Health disparities plague our healthcare system. Utilizing a novel approach, we sought to assess the effects of geographic disparities on access to lung transplantation (LT) in the United States.
A total of 13 743 LT adult recipients in the United Network for Organ Sharing Database were identified between May 2005 and December 2014 with a zip code status. Geographic access was defined by global spherical distance from patient zip code centroid to transplant center. Measures analyzed included the association among socioeconomic status (SES), distance to a transplant center, and center switching behavior.
Median distance traveled was 62.9 miles. There was an inverse relationship between Diez Roux SES and median distance traveled (90 versus 80.1 versus 60.5 versus 30, P < 0.001). There was no association found between 5-y survival and distance traveled (P = 0.099). However, traveling >158.7 miles was associated with worse survival (hazard ration 1.1; 95% confidence interval, 1.0-1.2; P = 0.005). Over 80% of patients exhibiting center switching were transplanted at a high-volume center than their home institution. Those more likely to switch to a high-volume center were those with an associates/bachelor (P < 0.005) or graduate-level degree (P < 0.05). Recipients with high-volume home institutions had the lowest probability of switching to an alternative center (odds ratio, 0.009; P < 0.001). There was no difference in survival when comparing those transplanted at their home institution versus those who sought transplantation at an alternative institution (55.3% versus 55.0%, P = 0.41).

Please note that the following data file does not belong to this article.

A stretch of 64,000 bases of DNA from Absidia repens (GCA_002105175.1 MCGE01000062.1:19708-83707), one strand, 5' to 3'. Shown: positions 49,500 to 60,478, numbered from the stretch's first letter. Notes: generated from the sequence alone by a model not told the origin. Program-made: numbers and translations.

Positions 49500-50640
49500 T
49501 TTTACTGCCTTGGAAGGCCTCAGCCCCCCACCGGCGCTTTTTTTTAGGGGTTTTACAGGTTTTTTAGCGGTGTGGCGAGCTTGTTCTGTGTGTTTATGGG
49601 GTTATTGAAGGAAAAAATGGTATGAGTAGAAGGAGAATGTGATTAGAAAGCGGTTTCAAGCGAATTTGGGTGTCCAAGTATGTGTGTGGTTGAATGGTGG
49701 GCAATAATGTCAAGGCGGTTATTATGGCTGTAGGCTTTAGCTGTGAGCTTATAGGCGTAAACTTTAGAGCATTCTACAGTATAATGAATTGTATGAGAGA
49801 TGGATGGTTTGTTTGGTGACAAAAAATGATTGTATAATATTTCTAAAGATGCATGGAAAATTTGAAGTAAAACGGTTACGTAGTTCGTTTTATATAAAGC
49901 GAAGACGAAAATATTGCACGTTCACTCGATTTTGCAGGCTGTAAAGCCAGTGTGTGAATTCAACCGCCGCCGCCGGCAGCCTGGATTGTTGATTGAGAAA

Although there was no association among SES, distance traveled, and survival, access to LT services varies among populations in the United States.